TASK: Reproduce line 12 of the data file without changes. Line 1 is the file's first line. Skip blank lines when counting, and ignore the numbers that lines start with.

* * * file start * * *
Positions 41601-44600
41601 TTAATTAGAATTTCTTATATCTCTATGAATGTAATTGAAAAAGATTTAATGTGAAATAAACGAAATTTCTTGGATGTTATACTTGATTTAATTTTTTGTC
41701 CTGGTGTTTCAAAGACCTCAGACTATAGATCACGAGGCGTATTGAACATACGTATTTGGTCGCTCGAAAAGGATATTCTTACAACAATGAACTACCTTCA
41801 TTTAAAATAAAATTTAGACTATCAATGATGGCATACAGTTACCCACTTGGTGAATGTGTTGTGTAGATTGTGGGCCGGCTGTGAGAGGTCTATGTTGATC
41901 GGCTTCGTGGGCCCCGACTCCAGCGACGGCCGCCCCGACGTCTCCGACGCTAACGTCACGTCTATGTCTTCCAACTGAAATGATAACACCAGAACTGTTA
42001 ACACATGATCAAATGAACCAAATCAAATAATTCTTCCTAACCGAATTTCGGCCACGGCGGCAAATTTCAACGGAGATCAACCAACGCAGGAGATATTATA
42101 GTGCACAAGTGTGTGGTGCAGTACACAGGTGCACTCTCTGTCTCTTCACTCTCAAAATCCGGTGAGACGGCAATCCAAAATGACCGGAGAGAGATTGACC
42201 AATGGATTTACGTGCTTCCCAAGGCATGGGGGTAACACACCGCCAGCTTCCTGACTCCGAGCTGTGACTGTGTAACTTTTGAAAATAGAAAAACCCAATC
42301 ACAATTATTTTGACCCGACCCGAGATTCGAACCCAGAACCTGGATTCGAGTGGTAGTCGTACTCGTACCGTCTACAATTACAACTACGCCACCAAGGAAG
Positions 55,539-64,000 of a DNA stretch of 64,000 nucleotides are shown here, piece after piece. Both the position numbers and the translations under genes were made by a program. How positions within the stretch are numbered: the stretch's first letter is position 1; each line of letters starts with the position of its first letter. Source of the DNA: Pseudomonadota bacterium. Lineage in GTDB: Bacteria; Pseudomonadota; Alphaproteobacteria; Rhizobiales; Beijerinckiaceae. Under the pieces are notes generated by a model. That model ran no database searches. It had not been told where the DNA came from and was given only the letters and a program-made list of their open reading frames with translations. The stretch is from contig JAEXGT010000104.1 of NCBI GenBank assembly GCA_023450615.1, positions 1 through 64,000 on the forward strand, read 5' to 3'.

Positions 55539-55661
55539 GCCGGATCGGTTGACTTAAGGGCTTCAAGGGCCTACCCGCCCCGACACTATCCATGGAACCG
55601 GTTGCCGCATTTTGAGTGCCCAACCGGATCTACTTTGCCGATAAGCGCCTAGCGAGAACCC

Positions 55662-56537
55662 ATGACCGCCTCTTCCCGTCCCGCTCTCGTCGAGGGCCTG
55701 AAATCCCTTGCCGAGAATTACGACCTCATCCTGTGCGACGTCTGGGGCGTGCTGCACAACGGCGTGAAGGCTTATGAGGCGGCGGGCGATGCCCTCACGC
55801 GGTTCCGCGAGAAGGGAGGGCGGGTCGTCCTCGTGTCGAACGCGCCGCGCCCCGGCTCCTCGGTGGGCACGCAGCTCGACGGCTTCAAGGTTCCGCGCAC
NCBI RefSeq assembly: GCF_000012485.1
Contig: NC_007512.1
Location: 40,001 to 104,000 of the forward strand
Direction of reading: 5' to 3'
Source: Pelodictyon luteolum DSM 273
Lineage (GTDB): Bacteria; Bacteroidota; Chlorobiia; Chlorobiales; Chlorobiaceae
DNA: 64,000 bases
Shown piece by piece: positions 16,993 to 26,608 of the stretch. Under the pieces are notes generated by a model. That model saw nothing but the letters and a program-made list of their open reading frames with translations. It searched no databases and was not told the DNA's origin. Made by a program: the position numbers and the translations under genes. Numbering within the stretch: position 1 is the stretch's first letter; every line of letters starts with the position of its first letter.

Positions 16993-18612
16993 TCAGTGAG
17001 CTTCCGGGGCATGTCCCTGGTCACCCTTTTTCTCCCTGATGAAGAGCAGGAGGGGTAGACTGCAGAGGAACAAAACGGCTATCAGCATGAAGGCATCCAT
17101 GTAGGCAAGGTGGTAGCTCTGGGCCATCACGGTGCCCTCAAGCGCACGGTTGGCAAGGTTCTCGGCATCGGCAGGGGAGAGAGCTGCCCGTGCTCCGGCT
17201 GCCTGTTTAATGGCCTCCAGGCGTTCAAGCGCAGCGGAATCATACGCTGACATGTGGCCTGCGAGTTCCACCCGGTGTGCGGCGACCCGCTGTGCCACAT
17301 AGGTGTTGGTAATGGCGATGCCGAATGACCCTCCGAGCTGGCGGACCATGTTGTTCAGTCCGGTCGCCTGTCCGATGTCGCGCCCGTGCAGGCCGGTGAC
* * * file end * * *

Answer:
55539 GCCGGATCGGTTGACTTAAGGGCTTCAAGGGCCTACCCGCCCCGACACTATCCATGGAACCG